Following many calls and Zoom meetings with Ryder Cup officials it has been agreed that I can travel to the US to coach all my players: Brooks Koepka from the US camp, and Rory McIlroy and Ian Poulter as well as assisting my Coach buddy Mike Walker with Matt Fitzpatrick, all from Europe.
COVID-19 protocol meant the entire European Ryder Cup party of around 200 on the charter were required to take all the PCR tests and wait anxiously for four hours for the test results.
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It seems we all came through safely, even the 70-year-old coach, and we leave now from Heathrow Airport for the US.
Not all the players nor all the caddies are on the flight, as many are already based in the US and we will all catch up together when we arrive in Wisconsin.
I spoke to Team Europe captain Padraig Harrington last night, and he was not saying much about the golf course set-up.
A note to all be aware of is, that the home captain — Steve Stricker in this case — has the right to set up the Ryder Cup course as he sees fit to make it more ‘advantageous’ for his team of 12.
The Straits Course at Whistling Straits, designed by Pete and Alice Dye, opened in 1998, has played host to three US PGA Championships in 2004, 2010 and 2015.
It is a par-72 layout that can stretch to a very long 7,790 yards from the tips.
Harrington has played in all three majors hosted at Whistling Straits, as has Ian Poulter, Paul Casey and Sergio Garcia as well as vice-captains Graeme McDowell and Luke Donald, and we all remember Martin Kaymer’s famous victory in the 2010 edition with the Dustin Johnson ‘bunker’ incident on the 72nd hole.
From the US side, vice-captains Phil Mickelson, David Love III and Zach Johnson have played all three.
However, as everyone knows, a golf course set up can change with fairway lines, depth of rough, fairway cuts and softness or hardness, run-offs, speed of greens and so much more.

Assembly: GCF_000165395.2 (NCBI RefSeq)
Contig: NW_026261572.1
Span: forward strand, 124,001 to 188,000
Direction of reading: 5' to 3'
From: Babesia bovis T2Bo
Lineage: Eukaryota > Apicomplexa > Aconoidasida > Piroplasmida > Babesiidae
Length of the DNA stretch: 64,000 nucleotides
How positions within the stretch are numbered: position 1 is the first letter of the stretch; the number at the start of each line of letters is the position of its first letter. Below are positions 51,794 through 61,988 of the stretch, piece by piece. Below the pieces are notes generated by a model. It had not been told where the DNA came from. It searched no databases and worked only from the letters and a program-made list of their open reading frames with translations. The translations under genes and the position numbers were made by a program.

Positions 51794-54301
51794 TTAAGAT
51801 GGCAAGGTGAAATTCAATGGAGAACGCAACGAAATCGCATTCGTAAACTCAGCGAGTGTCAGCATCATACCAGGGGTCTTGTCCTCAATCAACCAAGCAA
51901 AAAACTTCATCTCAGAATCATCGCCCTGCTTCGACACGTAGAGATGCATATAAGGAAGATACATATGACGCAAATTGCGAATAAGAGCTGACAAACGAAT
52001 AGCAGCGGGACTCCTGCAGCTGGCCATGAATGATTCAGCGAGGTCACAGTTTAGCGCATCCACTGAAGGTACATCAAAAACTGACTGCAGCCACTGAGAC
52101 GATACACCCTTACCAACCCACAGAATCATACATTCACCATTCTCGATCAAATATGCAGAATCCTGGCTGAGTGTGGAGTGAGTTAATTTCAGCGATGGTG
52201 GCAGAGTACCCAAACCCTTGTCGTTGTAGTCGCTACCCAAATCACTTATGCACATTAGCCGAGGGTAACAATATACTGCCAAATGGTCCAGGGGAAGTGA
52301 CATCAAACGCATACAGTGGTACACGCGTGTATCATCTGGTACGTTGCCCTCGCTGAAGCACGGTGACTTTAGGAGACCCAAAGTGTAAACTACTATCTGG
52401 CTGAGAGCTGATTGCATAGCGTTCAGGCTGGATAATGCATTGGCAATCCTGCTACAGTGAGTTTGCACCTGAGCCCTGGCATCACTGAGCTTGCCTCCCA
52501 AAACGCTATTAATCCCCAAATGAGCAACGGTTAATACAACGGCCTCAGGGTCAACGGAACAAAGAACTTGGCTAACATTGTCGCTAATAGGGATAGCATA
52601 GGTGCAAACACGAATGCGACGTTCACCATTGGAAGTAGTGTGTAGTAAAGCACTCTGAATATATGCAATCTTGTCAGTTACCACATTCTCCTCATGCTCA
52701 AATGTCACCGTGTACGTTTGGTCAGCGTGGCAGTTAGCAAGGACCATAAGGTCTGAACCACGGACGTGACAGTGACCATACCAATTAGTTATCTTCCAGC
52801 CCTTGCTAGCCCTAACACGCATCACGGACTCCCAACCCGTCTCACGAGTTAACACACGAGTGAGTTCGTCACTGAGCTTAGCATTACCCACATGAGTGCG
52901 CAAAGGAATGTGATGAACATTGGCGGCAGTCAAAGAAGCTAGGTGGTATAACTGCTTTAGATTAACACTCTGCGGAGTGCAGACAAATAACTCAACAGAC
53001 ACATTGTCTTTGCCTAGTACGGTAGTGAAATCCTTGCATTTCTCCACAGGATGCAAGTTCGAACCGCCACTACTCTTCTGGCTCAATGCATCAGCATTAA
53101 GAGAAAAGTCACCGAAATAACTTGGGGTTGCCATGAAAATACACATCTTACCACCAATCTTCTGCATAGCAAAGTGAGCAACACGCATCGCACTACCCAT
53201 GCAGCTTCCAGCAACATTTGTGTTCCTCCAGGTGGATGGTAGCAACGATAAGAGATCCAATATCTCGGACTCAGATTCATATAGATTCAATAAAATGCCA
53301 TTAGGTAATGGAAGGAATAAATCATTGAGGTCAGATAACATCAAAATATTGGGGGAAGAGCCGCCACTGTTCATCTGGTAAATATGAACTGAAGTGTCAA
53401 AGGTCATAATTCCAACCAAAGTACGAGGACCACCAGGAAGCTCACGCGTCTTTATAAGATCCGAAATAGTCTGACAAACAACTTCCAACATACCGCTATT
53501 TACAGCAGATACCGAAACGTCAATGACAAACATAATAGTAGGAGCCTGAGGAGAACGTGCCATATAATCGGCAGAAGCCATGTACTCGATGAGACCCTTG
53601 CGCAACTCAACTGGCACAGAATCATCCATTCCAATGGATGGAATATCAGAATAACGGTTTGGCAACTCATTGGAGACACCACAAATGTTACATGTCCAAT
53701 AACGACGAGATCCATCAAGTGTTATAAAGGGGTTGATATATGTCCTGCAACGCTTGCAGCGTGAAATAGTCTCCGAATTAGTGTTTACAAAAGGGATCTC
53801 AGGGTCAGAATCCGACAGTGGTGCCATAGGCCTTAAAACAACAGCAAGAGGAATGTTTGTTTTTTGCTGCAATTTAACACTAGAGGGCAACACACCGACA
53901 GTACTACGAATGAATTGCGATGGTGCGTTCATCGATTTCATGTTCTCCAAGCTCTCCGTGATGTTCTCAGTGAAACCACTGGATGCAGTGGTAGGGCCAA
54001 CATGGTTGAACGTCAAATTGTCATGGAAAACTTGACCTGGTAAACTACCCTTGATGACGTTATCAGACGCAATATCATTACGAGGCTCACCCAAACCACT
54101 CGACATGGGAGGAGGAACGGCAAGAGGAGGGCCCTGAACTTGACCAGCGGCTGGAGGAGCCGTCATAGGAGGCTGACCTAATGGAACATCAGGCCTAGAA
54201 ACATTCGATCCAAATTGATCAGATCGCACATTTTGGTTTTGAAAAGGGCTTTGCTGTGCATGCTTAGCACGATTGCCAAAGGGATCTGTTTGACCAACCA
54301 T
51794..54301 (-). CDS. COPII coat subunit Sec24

The course has vast rolling greens, deep pot bunkers, grassy dunes and frequent winds that sweep in off the lake. It is a coastal links-style course and there are very few large trees and you would call it exposed to the elements.
Stricker and most of his Team US got together for a weekend camp the week after the team was announced, which must give them a head start in their preparations.
Harrington is not sharing too much on these topics, probably not to overload the players, at this stage, with too much information.
Remember that team golf is very rare in a player’s season of events, and their typical build up is all their own work for perhaps one or two trips around the golf course, gym work and whatever the player is comfortable with.
Harrington is already proving to be an excellent captain and he is obviously keeping the mood light-hearted and relaxed around the entire group.
It is always a long and exhausting week for players, coaches and us all, with media responsibilities as well as photo-shoots, functions to attend and support.
We are all in for a great week, there is nothing like it in golf and, in my opinion, sport.
Unfairly, if Europe wins, Harrington will be a hero, if Europe loses, there may be opinions on how and why.
My only consolation is, unless there is a tie, I can always take credit for being part of a winning Ryder Cup Team! But I am rooting for Europe, of course.
Tuesday, Wednesday and Thursday with the opening ceremony makes it a long build up to the Friday morning matches.
I cannot wait for the 2020 Ryder Cup to begin. Just 12 months late.